Thorns of a Bush | Teen Ink

Thorns of a Bush

April 26, 2018
By SlothyMoon BRONZE, Norfolk, Nebraska
SlothyMoon BRONZE, Norfolk, Nebraska
3 articles 0 photos 0 comments

Soft raindrops, against a dusty window. Soft blue hues of light flooding in, along with the sounds of the gentle droplets. Inside, there was the scent of coffee, accompanied with gentle music. Subtle blue light, emanating from a screen that seems to almost be breathing, with its pulsating lights. At this desk sits a man, tall, dark, and depressed. Stuck at this desk, the value of his life being measured only in his productivity. His fingers, dancing almost effortlessly against his well-worn, yet well-kept, keyboard. The clicking of the keys, had almost blended together with the speed of the rain outside, though it held just as much meaning. What more is a singular raindrop, without a storm, than a single keystroke is, without a fulfilled essay?

At this desk, he had spent most of his time. It would be rare to find him away from this sanctuary, as, if he were to ever leave he would only get a steeper work load, forcing him back, just more stressed than before. It didn’t bother him, though; he enjoyed the desk, and the comforts it had brought him. In front of him sat a tool that could be used to complete workloads that would otherwise be seen as too much for a man to handle, and he loved it. His desk was rather quiet, though. Seldom would another soul find its way to this cold corner of his world. Isolated he sat, though it bothered him none, working away at another script that could surely bring him another 15 minutes of fame, before the nights’ worth of unfulfillment would creep back into his mind.

Eventually, a new glow had met his heartless eyes; his phone had received a message. A name lit up across his handheld cellular device that used to fill him with hope and excitement for the future, but now only brought forth bitter memories of what could have been, and what once was.  Swallowing his pride, he stopped using his fingers to create letters on a screen, and had instead put them to work by bringing the phone closer to his face. Though he would rather just forget this name, and move on with his life, he knew that it would be immature and improper to cut someone out of his life, for something like this. Upon opening his phone, he saw a face, accompanied by some letters that had just been put on his screen by the fingers of another. That face had once made the troubles of the world seem distant, but now it only reminded him how close they can strike, and how suddenly they move.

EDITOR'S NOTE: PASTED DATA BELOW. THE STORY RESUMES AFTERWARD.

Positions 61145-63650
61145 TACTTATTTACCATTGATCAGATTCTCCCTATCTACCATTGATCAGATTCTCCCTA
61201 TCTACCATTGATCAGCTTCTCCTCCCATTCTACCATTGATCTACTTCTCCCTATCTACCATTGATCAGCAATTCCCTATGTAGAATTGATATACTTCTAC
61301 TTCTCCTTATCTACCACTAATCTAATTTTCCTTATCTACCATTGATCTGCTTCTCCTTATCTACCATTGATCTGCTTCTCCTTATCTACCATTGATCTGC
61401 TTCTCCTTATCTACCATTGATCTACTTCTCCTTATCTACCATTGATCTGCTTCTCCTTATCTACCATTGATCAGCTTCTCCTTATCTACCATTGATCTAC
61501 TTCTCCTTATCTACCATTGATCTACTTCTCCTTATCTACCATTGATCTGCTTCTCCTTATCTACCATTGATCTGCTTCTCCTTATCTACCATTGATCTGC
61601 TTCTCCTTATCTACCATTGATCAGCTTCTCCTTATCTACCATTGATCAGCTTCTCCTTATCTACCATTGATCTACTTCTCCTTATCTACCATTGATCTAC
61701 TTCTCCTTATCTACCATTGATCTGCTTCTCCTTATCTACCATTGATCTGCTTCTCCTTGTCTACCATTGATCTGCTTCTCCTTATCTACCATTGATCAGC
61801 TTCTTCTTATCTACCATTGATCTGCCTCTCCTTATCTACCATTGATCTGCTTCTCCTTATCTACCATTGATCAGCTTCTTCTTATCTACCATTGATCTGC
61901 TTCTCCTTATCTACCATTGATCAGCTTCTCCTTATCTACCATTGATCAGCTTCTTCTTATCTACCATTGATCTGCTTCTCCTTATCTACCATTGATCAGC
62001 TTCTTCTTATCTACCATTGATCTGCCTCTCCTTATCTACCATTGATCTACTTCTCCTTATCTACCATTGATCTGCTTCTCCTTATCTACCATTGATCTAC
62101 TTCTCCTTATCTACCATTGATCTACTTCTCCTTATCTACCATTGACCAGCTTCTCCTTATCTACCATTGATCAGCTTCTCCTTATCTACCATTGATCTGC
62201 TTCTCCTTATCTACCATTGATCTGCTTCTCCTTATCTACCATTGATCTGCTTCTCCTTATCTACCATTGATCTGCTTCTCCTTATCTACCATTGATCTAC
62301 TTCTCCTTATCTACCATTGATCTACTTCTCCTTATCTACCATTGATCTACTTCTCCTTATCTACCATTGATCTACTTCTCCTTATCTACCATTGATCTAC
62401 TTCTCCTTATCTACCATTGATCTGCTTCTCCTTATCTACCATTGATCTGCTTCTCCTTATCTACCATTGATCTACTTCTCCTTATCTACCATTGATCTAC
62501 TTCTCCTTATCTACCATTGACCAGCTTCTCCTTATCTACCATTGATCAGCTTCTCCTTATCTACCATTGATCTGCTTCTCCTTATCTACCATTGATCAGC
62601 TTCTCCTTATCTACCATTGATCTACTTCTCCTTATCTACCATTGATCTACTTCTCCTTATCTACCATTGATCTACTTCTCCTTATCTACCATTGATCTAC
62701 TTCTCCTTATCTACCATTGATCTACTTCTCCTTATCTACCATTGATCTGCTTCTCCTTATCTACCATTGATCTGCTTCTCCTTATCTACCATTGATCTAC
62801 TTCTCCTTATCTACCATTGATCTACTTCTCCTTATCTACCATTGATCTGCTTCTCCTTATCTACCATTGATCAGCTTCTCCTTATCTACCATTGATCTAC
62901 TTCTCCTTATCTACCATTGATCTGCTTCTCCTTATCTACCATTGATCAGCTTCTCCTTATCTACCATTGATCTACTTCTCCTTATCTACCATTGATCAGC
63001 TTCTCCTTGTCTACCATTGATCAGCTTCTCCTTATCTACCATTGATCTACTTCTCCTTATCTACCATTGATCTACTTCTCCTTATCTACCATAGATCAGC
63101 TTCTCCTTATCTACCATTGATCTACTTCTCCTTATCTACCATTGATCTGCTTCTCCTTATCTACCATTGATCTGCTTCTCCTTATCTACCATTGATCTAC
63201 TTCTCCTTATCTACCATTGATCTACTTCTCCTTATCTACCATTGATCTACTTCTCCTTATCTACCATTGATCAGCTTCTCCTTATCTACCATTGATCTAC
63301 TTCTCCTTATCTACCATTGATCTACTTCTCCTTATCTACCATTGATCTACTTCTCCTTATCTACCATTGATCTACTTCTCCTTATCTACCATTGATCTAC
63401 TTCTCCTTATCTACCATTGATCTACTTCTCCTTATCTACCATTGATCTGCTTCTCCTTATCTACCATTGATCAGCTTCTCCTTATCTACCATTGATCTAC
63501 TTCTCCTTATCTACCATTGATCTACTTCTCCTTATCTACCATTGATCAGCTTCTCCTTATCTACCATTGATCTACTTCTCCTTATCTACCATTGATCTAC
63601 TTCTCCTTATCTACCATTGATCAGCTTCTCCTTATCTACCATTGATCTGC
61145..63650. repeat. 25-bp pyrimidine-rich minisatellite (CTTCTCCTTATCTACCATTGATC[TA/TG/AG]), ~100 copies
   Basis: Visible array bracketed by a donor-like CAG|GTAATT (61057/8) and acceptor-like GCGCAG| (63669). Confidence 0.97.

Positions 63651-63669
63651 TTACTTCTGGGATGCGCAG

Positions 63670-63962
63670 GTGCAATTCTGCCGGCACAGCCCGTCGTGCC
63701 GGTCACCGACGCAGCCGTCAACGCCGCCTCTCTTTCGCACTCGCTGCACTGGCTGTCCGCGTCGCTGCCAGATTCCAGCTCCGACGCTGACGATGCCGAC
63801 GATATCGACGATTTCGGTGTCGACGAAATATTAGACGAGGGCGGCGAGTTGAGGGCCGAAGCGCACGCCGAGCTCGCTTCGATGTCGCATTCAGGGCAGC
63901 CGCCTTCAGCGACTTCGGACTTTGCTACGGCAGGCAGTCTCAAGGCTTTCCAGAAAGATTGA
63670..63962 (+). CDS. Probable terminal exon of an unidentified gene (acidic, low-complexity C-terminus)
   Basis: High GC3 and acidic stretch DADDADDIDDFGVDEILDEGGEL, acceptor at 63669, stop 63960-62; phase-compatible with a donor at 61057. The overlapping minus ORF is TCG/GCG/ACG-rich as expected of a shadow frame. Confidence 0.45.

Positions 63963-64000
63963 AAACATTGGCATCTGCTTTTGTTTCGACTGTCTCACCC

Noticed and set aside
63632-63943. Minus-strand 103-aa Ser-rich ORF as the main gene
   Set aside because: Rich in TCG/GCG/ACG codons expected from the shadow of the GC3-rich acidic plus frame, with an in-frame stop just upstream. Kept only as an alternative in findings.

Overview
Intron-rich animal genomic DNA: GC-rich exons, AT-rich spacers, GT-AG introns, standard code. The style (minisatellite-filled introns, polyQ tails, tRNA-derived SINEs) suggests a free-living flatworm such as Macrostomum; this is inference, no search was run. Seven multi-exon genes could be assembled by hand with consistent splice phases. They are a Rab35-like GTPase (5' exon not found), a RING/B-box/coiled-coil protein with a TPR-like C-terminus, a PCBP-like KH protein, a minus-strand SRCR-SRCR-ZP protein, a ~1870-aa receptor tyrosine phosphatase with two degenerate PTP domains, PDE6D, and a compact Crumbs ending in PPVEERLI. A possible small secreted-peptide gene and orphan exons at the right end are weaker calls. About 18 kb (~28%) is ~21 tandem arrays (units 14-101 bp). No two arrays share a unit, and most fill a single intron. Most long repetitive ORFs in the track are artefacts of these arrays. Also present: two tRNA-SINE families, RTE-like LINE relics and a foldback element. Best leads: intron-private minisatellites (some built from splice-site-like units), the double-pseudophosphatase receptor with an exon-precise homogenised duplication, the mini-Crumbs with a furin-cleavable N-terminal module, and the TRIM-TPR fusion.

The message itself, beyond being a torturous reminder of what once was, had also been an invitation, to go out to eat. How ridiculous it was, that this face could still confront him as though nothing had happened, while he struggled to even wake up anymore. He had decided to accept the invitation, to attempt and hide the void left in his being, the hole left by that face. He had saved his progress, on the machine that sat on top of the desk in front of him, and took a deep exhale, as the breathing lights in front of him had dimmed to gray. Dressing himself, he had worn clothes that would fit a night out, but not necessarily a date, either. He had to maintain a balance between dressing nice enough to be decent, but not over dressing, either, he has to pretend he doesn’t care anymore.

Now dressed, and inside of his car, he turns on the ignition, and begins driving down the hill. Leading his giant mechanic horse, along a path, paved by tax dollars, and sweat. The rain, hitting his car, but not effecting his ability to steer and break, either. Gentle music had played in the car, just as it had played at the desk, earlier. Eyes, continually scanning the route ahead of him, just as they had been scanning the screen in front of him. Eventually, the paved path turned into a paved parking lot, and his metallic, mechanic horse, conveniently branded, “Ford Explorer.”

Another metallic horse eventually came up beside him too, and inside was that face. Greeted with a smile, he got outside of his car, walking over to escort the face outside of their car. The shackles of deadlines had immediately fallen off of him, as he was washed over with a sense of belonging. He embraced the face, and they went inside to eat. After the meal had passed, he didn’t want to go back to his cold desk, so he invited the face to partake on a walk. It was all just a ploy to stay with the face a bit longer, and put off the lonely distance that would otherwise come between them.

Going down the chilled boulevard, they had walked side by side. It was uneventful, but the face had made it mesmerizing, each moment feeling like an eternity. Each eternity still had felt as though it hadn’t lasted long enough. He had finally found a corner of this dark world, where it wasn’t cold anymore. Light had danced along, illuminating each corner of these eternities, with this light being a reflection of what he wants, compared to the illumination of the screen, that was a reflection of how he was going to get there. Though the stretch of walking space had only bought him an hour, the eternities had drowned out any sense of time, and time had come and gone, just as the night.

The author's comments:

People are confusing, and mom always warned me that women were evil. "Thorns of a Bush" recalls a point in my life, where i found not only all of my hope, but all of my flaws, in one person.

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